After the Fact: The Art of Historical Detection Themes

Jams Wst Davidson
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Throughout the book, the authors are continually demonstrating how the historian must assess the reliability of the available evidence. Documentary evidence, paintings, photographs and other types of evidence are all produced from the point of view of their creators. This point of view must be accounted for when looking for a "true" account of historical events as they actually happened.

As one example, the authors present a passage written by Captain John Smith, who led the Virginia Colony in the 17th century. Smith witnessed a Native American ritual of some kind and described it in writing. As the authors demonstrate, however, Smith's account was given in terms that were familiar to him and would have been familiar to his readers. He did not know the intended meaning of the ritual or the traditional roles of the people involved. He simply described the events as...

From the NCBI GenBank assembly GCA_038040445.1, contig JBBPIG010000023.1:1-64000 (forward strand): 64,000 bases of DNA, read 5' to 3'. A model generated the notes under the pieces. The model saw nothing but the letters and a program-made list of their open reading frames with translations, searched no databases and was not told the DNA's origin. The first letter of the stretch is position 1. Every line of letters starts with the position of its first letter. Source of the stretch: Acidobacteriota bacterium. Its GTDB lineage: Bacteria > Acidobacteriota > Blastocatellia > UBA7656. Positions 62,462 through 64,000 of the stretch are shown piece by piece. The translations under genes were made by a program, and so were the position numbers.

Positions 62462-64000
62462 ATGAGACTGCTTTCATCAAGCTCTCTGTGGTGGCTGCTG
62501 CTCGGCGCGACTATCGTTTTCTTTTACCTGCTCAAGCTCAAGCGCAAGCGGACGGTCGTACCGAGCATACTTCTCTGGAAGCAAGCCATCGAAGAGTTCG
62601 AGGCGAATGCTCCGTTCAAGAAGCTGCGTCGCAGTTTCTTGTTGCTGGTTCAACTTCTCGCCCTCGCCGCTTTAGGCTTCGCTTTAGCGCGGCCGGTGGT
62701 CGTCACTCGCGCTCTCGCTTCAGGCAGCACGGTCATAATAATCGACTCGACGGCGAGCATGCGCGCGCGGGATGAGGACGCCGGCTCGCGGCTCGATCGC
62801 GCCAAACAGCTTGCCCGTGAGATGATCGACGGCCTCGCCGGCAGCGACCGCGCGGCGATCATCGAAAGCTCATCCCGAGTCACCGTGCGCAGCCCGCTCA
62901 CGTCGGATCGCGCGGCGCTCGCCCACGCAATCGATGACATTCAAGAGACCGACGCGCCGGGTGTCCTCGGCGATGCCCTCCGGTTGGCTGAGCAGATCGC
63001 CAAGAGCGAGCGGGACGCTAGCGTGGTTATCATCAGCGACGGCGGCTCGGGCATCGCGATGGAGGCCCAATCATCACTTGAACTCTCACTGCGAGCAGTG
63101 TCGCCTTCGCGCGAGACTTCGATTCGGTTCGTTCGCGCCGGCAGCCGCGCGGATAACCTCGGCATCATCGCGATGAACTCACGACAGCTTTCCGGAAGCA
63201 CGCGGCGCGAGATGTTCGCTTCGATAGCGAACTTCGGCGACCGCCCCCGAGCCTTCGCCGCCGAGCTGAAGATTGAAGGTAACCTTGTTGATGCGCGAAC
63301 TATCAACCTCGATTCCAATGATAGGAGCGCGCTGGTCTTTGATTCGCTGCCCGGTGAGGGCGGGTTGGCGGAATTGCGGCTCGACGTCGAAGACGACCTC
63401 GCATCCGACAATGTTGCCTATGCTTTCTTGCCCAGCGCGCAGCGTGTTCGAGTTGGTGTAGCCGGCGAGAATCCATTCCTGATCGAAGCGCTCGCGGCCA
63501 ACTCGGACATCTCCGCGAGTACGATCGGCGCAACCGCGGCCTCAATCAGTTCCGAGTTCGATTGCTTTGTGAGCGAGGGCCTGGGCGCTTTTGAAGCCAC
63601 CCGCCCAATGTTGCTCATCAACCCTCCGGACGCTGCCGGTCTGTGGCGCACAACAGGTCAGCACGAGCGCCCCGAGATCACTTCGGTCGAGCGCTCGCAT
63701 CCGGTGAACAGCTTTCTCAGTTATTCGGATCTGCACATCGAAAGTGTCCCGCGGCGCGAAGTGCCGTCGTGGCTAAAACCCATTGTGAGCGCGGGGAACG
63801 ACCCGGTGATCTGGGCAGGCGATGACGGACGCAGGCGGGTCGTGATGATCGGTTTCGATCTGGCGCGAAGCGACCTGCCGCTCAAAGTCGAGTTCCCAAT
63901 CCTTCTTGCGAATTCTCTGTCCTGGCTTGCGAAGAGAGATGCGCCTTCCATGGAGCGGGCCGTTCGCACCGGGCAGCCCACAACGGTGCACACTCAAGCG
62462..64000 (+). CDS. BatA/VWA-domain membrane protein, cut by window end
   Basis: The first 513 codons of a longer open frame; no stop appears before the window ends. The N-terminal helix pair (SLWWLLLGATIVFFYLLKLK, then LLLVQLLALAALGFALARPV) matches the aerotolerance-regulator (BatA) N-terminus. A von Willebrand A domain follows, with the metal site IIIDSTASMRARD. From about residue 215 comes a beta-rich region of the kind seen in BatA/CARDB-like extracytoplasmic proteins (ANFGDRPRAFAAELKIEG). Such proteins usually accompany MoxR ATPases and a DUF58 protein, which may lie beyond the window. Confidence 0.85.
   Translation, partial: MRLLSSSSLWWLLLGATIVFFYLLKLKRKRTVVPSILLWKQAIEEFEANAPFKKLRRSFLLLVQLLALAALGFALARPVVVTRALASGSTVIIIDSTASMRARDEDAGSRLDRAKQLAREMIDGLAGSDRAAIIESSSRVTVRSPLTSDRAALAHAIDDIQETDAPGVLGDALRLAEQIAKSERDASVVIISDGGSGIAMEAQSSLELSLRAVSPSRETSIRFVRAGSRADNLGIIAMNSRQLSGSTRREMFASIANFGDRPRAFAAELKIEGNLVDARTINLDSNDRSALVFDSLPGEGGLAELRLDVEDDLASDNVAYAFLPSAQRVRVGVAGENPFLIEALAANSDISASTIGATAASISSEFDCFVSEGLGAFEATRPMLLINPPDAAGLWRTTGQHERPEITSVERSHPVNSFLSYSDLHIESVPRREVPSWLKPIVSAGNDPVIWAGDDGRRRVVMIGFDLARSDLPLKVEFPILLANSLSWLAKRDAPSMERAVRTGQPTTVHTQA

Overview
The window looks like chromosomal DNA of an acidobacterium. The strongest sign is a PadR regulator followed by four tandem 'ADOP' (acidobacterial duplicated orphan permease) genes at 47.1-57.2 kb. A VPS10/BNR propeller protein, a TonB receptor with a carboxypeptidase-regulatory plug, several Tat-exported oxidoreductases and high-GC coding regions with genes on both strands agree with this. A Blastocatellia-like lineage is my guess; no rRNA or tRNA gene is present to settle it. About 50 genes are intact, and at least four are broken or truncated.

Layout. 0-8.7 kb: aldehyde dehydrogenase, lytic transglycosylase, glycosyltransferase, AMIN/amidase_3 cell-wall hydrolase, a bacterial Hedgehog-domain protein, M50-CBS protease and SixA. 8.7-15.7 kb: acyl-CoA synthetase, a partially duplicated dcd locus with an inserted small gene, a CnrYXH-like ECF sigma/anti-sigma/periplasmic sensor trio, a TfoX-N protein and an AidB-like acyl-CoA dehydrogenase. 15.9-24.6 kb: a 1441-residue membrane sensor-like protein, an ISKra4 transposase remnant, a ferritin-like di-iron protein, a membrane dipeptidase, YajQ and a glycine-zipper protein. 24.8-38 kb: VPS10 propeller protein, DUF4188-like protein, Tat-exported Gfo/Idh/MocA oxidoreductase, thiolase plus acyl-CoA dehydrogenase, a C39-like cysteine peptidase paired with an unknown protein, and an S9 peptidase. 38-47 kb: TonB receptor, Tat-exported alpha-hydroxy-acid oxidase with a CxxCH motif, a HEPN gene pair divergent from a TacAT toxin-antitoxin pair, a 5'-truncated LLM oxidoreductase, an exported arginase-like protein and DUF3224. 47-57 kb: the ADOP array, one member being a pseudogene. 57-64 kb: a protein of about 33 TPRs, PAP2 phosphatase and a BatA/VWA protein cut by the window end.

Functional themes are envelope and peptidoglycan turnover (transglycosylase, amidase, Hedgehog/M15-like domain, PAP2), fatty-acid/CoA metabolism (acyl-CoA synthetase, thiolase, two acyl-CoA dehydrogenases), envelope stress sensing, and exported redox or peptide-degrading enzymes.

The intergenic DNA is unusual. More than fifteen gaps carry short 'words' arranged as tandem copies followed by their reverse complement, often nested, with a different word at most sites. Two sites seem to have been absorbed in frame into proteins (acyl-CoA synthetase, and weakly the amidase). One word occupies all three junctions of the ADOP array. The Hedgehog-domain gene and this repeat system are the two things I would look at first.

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This section contains 915 words
(approx. 3 pages at 400 words per page)
Buy the After the Fact: The Art of Historical Detection Study Guide
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